How to Create a Professional Outdoor Hockey League

When the weather is right, pond hockey is maybe the best sport there is. It is especially good when the rink being played on is built specifically for hockey, instead of being placed in the middle of a huge football or baseball stadium, far away from the fans, like the NHL’s outdoor games have by necessity had to do. Outdoor hockey arenas are also much cheaper to build than indoor ones, though for obvious weather-related reasons there are very, very few of them that actually exist.

Kisstadion in Budapest, Hungary, buit in 1961, capacity of 14,000 fans for hockey games
Las Vegas grasshopper invasion recalls Caesars Palace NHL game | Las Vegas  Review-Journal
Gretzky’s LA Kings vs the NY Rangers in Las Vegas in 1991 (temperature was between 29-35 degrees Celsius)
Not sure where this was..

Colosseum in Pula, Croatia, built by the Romans in 27BC-68AD
Red Square KHL All-Star Game, Team Jagr vs Team Yashin. (Putin played on Team Yashin)
Garmisch-Partenkirchen in Nazi Germany at the 1936 Winter Olympics, played outdoors on a frozen lake. The Americans beat the Germans 1-0, during a snowstorm
Remembering the Igloo: Penguins 50 | Pittsburgh Post-Gazette
Best of all, Pittsburgh’s Igloo, opened in 1976 and demolished in 2012. It had a capacity of about 17,000 fans for hockey games
Event of the Decade: 2014 Winter Classic at Michigan Stadium
Finally, the Leafs vs Red Wings in Ann Arbor. Set an NHL record with 105,000 fans in attendance. Everybody had fun, but nobody was near the ice

Weather of course is the big challenge in setting up an outdoor hockey league. Even with the advances in outdoor ice maintenance that have been made in recent years for the NHL, the challenge is nowhere near overcome. At the NHL’s outdoor game in Lake Tahoe last year, too much sunlight forced a 10-hour delay. At this year’s outdoor game in Minneapolis, the temperature fell to -9 celsius, and the windchill to -18. And at a number of previous outdoor games, especially those held in southern cities, keeping the ice cold required a very wasteful amount of energy. The NHL’s commissioner Gary Bettman recently said the league will no longer hold outdoor games in these cities, in order to reduce the NHL’s climate footprint.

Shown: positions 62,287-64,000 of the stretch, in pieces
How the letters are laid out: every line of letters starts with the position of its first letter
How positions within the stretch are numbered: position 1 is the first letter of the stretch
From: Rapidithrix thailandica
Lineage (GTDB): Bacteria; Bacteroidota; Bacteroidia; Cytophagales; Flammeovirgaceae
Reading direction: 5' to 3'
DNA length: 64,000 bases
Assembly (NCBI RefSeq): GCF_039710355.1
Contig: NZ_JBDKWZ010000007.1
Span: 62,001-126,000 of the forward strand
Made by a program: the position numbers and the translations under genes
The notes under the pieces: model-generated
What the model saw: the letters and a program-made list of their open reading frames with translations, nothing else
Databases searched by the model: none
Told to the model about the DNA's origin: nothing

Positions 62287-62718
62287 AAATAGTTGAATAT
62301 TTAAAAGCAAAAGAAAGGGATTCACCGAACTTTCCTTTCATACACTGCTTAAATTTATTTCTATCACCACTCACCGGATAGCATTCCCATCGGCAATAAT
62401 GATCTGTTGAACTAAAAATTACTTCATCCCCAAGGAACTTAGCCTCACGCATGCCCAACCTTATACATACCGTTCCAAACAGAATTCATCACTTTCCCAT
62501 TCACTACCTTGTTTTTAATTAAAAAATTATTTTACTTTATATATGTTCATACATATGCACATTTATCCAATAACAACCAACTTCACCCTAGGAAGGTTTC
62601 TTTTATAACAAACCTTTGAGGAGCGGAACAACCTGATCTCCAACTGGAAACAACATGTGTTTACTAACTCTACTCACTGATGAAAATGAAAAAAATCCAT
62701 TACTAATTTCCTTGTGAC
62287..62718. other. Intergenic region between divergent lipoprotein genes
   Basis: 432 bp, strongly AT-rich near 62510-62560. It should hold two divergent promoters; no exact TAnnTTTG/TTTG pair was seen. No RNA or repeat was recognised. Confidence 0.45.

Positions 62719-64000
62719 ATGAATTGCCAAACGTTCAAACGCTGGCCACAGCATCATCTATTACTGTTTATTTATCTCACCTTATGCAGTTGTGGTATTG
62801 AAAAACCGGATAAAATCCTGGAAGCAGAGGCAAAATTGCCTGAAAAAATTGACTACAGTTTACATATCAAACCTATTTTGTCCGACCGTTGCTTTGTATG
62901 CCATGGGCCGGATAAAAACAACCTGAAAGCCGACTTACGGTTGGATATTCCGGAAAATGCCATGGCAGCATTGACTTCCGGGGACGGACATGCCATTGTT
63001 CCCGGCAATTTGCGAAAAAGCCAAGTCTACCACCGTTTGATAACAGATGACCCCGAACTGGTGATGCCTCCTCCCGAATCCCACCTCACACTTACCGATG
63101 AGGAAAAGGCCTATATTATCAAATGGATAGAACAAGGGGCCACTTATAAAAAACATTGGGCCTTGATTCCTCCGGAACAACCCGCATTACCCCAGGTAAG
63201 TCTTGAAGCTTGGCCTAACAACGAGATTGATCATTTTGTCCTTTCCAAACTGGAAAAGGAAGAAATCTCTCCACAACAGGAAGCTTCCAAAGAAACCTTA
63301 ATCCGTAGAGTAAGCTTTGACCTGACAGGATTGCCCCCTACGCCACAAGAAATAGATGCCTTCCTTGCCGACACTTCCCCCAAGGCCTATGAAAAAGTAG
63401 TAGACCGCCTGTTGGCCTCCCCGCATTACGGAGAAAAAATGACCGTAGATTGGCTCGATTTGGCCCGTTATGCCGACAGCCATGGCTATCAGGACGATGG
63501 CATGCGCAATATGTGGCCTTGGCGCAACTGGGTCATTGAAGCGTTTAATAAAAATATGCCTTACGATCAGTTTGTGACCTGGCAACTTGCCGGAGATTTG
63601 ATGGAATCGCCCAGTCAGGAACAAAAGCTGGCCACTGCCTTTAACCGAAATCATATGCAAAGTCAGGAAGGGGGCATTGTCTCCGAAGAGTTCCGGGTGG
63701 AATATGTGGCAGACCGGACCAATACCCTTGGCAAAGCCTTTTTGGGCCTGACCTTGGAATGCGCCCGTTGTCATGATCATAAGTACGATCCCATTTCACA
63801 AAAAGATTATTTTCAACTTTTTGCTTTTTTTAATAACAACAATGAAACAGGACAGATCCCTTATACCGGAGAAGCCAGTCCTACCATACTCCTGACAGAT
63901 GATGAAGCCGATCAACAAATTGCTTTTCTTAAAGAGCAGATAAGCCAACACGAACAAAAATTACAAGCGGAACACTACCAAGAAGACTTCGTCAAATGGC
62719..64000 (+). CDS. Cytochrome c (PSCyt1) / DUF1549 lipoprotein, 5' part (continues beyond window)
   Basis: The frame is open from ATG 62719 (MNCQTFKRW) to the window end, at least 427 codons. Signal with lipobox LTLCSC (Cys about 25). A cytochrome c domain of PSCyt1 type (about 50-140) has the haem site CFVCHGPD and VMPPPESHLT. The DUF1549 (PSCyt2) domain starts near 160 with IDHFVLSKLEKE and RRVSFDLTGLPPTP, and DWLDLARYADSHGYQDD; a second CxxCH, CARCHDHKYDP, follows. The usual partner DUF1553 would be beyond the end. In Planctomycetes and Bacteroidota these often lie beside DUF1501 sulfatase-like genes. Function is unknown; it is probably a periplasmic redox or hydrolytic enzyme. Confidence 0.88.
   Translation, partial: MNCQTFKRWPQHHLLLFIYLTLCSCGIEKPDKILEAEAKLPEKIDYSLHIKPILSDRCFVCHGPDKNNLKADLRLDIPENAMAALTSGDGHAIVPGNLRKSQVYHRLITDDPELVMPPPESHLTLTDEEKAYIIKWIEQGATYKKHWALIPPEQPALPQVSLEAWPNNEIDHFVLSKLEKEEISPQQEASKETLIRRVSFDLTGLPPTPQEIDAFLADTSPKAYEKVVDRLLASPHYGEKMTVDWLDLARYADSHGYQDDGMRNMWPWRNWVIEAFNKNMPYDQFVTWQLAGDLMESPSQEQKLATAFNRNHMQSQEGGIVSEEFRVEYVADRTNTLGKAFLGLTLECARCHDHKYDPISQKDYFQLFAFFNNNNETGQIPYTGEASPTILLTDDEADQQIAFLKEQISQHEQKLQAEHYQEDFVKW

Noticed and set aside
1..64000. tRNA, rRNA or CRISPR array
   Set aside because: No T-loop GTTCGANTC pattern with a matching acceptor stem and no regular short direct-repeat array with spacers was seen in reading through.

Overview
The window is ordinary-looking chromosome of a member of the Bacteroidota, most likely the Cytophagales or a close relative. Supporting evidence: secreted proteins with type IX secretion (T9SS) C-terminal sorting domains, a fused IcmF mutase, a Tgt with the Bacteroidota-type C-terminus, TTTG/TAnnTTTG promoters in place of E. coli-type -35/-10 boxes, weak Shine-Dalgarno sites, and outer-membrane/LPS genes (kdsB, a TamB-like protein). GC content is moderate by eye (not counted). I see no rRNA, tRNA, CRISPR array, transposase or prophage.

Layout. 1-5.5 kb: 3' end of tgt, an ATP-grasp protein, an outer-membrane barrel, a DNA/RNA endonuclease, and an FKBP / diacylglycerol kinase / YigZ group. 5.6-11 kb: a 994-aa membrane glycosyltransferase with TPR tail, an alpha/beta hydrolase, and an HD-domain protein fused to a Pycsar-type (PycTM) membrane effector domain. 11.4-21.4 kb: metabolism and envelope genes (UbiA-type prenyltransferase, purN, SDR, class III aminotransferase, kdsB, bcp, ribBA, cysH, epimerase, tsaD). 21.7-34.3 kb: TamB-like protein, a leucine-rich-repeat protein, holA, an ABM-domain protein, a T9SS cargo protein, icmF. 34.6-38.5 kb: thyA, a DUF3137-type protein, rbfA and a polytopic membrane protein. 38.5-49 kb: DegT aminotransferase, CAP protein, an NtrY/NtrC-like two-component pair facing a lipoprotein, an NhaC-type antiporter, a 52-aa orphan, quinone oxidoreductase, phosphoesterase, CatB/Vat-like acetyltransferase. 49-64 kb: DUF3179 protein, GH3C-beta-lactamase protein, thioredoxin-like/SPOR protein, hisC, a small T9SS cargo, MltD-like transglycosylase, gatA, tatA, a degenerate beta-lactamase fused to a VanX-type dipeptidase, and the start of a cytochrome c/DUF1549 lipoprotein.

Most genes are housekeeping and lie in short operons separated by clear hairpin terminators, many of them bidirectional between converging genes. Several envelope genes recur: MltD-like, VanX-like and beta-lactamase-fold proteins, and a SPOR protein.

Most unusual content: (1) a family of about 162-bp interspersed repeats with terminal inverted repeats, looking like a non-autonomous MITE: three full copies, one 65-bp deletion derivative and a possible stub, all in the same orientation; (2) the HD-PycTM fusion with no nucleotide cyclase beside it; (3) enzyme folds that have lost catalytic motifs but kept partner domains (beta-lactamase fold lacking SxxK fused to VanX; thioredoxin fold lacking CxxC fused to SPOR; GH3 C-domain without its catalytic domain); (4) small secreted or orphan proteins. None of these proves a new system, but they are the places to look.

Even if an outdoor hockey league only included cities in Canada and the northern United States, it would still have to deal with plenty of hot, sunny, and even rainy weather, especially if its season were to run not only through the winter but also include parts of the spring and fall. Building expensive retractable-roof arenas in every city (like Pittsburgh’s old ‘Igloo’ Civic Arena) will also obviously not be economically viable anytime soon. And even if you did have the money to pay for retractable roof arenas, it would still leave you playing indoors much of the time, with little to distinguish your sometimes-outdoors league from existing professional and semi-professional hockey leagues.

The solution, if there is one, may be to create a joint ice hockey and roller hockey league, capable of playing outdoors in any weather. When weather conditions are good for ice hockey, you play ice hockey. When they’re not, you play roller hockey. This also allows your league to play through the summer, which in hockey-loving cities is usually the nicest time to be outdoors. A league which mixes pond hockey games on winter days with roller hockey games on summer evenings sounds pretty good to me, though admittedly I may be biased towards the idea as a Canadian.

Oh, and if there’s a pandemic, the league won’t need to turn fans away.



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